Persecution for the expression of opinions seems to me perfectly logical. If you have no doubt of your premises or your power and want a certain result with all your heart you naturally express your wishes in law and sweep away all opposition…But when men have realized that time has upset many fighting faiths, they may come to believe even more than they believe the very foundations of their own conduct that the ultimate good desired is better reached by free trade in ideas. . . . The best test of truth is the power of the thought to get itself accepted in the competition of the market, and that truth is the only ground upon which their wishes safely can be carried out. — Oliver Wendell Holmes

 

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http://www.bing.com/images/search?q=images+freedom+of+speech&qpvt=images+freedom+of+speech&FORM=IGRE#view=detail&id=6F2A23F3EA3D83E2BB036880B3DDB4EA9A89C78E&selectedIndex=27

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http://en.wikipedia.org/wiki/Abrams_v._United_States#Holmes.27_dissent

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 Holmes’ dissent is now accepted as the better statement of the law.     Holmes’s passionate, indignant opinion above is often quoted.

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http://www.booktv.org/Program/14955/The+Great+Dissent+How+Oliver+Wendell+Holmes+Changed+His+Mind+and+Changed+the+History+of+Free+Speech+in+America.aspx

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http://en.wikipedia.org/wiki/Oliver_Wendell_Holmes,_Jr#cite_note-6

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Profoundly influenced by his experience fighting in the American Civil War, Holmes helped move American legal thinking towards legal realism, as summed up in his maxim: “The life of the law has not been logic; it has been experience.”

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Holmes espoused a form of moral skepticism and opposed the doctrine of natural law, marking a significant shift in American jurisprudence.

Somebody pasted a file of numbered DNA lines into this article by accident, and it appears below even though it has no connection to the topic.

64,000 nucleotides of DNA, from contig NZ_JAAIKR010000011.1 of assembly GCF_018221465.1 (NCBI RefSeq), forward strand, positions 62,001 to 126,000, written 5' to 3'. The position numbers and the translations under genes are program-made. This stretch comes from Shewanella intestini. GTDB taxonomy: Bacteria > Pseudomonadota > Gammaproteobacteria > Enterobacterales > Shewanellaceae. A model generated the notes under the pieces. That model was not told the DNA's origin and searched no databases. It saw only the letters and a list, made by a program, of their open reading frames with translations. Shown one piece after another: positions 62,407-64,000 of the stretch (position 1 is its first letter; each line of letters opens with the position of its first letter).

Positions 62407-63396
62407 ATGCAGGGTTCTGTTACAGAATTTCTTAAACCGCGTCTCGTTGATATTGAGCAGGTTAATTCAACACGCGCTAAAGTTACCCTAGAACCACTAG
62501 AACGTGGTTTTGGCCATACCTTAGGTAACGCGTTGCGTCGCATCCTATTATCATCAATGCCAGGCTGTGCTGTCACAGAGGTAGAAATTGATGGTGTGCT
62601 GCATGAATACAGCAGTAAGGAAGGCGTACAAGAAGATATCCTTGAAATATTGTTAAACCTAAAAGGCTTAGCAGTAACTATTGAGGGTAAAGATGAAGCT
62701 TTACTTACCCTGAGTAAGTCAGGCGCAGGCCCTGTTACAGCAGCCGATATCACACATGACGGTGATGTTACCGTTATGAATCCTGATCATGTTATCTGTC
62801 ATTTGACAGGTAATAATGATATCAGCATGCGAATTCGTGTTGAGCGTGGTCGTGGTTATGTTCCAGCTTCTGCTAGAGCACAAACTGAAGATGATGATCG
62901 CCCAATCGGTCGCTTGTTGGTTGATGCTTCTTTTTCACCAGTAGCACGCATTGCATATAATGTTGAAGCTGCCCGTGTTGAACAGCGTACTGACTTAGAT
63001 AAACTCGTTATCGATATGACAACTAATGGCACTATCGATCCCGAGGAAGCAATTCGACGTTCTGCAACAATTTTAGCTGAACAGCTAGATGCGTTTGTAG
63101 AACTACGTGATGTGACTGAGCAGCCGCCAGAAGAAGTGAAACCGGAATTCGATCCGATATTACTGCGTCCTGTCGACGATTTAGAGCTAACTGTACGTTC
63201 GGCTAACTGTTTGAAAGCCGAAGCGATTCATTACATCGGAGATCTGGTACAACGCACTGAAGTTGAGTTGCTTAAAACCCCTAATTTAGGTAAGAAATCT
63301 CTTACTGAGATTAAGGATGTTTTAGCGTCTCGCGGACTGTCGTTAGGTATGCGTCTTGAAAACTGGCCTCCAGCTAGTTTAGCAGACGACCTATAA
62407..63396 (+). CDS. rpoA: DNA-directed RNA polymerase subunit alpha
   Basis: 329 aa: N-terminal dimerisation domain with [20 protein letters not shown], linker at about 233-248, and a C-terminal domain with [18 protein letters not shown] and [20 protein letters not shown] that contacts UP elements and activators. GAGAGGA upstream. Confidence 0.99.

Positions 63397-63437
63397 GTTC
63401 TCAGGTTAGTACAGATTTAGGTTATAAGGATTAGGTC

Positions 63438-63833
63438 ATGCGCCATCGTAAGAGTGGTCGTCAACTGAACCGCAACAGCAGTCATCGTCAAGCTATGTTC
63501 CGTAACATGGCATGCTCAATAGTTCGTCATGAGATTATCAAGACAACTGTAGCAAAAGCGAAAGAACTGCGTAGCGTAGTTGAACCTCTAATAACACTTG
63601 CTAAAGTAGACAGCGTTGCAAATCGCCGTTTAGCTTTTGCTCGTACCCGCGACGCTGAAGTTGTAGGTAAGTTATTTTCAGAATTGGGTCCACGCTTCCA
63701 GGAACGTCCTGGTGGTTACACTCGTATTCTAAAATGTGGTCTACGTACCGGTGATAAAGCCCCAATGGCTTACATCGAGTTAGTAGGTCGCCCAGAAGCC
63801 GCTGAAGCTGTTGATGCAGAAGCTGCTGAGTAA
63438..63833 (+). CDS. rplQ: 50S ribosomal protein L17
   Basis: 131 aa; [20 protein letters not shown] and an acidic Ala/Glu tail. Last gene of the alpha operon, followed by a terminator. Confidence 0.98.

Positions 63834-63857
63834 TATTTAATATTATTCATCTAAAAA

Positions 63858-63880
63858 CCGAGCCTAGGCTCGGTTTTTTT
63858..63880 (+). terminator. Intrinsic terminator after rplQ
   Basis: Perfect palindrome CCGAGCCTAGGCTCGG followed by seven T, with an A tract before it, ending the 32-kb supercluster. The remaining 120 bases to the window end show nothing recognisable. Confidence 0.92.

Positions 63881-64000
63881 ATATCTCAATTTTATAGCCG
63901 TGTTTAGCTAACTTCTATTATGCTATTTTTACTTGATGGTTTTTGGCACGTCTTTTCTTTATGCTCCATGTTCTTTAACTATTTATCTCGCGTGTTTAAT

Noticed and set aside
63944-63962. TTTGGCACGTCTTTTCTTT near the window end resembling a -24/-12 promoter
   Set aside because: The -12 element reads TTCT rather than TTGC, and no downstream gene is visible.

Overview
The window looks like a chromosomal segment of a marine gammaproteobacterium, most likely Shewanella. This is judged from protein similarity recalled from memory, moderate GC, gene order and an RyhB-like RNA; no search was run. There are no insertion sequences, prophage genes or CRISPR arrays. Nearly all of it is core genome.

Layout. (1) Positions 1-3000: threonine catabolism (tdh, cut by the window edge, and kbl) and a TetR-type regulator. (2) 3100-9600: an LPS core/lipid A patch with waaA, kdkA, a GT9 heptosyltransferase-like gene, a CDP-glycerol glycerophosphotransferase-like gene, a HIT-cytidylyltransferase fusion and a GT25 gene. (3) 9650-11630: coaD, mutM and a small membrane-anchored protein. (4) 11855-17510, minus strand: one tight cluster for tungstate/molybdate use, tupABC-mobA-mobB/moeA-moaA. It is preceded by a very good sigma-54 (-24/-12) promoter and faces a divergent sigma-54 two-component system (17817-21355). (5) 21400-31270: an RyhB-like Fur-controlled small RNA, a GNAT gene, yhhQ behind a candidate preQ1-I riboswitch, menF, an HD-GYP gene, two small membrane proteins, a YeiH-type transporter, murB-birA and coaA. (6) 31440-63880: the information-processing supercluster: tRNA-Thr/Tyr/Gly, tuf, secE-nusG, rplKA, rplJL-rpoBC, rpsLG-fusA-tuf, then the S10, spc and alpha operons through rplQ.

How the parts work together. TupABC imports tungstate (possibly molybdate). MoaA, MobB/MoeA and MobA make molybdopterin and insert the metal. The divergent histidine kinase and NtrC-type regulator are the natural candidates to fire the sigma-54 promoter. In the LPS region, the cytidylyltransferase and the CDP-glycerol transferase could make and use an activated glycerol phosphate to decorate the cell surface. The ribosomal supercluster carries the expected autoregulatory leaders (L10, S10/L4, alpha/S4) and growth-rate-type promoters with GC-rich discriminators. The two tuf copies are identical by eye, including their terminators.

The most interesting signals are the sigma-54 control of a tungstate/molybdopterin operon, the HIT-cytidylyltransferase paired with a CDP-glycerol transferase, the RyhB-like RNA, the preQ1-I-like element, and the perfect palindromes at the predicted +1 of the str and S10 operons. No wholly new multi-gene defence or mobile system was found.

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As he wrote in one of his most famous decisions, his dissent in Abrams v. United States (1919), he regarded the United States Constitution as “an experiment, as all life is an experiment” and believed that as a consequence “we should be eternally vigilant against attempts to check the expression of opinions that we loathe and believe to be fraught with death.”

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During his tenure on the Supreme Court, to which he was appointed by President Theodore Roosevelt, he supported efforts for economic regulation and advocated broad freedom of speech under the First Amendment. These positions as well as his distinctive personality and writing style made him a popular figure, especially with American progressives, despite his deep cynicism and disagreement with their politics. His jurisprudence influenced much subsequent American legal thinking, including judicial consensus supporting New Deal regulatory law, and influential schools of pragmatism, critical legal studies, and law and economics. He was one of only a handful of justices to be known as a scholar; The Journal of Legal Studies has identified Holmes as one of the three most cited American legal scholars of the 20th century.

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One Response to Persecution for the expression of opinions seems to me perfectly logical. If you have no doubt of your premises or your power and want a certain result with all your heart you naturally express your wishes in law and sweep away all opposition…But when men have realized that time has upset many fighting faiths, they may come to believe even more than they believe the very foundations of their own conduct that the ultimate good desired is better reached by free trade in ideas. . . . The best test of truth is the power of the thought to get itself accepted in the competition of the market, and that truth is the only ground upon which their wishes safely can be carried out. — Oliver Wendell Holmes

  1. Pingback: clear and present danger — free speech vs. impermissible action | Curtis Narimatsu

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